A brief summary of the top 5 reasons for the lawsuits (as reviewed by the insurer) are:
  • Diagnosis related = 25%
  • Improper management of treatment = 14%
  • Improper performance of treatment/procedure = 12%
  • Improper performance of surgery = 11%
  • Improper medication management = 6%
Click to view enlarged version of the infographic below.

cardiology medical malpractice infographic

Getting the Right Diagnosis

For information to help you receive a proper diagnosis of heart disease symptoms, please visit this web page at rightdiagnosis.com.

Cardiology and Heart Attack Lawsuits in MA, NH, RI

Attorneys at Lubin & Meyer PC have successfully represented cardiac patients in many types of malpractice claims including:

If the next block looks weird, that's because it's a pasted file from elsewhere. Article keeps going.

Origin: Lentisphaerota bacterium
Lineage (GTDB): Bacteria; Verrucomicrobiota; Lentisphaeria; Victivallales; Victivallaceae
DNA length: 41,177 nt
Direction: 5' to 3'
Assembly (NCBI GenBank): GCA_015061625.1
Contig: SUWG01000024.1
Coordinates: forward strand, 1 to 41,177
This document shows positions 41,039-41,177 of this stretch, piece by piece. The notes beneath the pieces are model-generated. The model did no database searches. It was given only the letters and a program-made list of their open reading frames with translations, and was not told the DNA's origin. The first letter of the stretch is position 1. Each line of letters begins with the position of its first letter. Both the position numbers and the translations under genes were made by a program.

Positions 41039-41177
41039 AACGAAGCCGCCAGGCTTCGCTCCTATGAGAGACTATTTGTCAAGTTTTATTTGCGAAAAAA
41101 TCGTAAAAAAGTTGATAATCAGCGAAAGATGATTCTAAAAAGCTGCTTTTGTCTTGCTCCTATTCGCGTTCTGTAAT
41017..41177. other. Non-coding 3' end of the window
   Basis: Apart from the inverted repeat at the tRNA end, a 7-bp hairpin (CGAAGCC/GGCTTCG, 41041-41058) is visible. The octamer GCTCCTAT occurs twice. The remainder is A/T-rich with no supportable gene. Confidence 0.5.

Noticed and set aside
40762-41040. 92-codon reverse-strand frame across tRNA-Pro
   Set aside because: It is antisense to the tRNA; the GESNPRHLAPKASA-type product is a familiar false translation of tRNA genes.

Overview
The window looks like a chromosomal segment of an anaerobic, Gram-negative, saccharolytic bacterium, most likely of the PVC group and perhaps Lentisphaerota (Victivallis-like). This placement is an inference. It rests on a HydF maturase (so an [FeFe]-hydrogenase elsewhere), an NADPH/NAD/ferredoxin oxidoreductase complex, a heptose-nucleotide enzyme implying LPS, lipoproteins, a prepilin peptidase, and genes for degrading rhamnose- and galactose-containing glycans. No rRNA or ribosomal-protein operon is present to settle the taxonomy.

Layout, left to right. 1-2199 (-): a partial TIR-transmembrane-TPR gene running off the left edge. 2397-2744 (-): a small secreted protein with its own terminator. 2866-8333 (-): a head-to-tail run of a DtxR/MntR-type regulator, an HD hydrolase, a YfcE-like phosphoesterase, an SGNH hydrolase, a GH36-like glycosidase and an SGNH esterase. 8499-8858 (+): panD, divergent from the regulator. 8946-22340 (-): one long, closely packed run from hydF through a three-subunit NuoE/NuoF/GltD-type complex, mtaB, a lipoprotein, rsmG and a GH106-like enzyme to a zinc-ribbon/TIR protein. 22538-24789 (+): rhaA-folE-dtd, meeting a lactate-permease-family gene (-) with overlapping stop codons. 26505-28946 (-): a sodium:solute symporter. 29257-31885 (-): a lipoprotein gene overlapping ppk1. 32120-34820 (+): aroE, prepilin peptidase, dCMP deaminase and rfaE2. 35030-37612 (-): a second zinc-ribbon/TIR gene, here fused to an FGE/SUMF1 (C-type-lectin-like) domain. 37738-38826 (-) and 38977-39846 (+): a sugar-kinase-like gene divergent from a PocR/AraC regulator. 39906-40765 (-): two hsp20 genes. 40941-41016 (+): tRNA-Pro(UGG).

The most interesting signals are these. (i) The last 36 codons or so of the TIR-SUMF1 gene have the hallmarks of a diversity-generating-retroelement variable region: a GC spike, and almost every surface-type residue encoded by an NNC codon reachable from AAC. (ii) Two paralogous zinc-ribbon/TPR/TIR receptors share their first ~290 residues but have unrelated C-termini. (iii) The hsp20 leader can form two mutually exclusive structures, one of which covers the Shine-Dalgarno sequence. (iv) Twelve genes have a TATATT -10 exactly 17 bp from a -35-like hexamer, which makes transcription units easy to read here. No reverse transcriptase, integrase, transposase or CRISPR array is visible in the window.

To read the trial reports of other heart attack related lawsuits, click on: Cardiac Malpractice Verdicts and Settlements.

View our main website at LubinandMeyer.com - Lubin & Meyer PC - New England's Leader in Medical Malpractice and Personal Injury Law

Attorneys licensed and practicing in MA, NH and RI.

Do you have questions about a possible cardiac care malpractice lawsuit?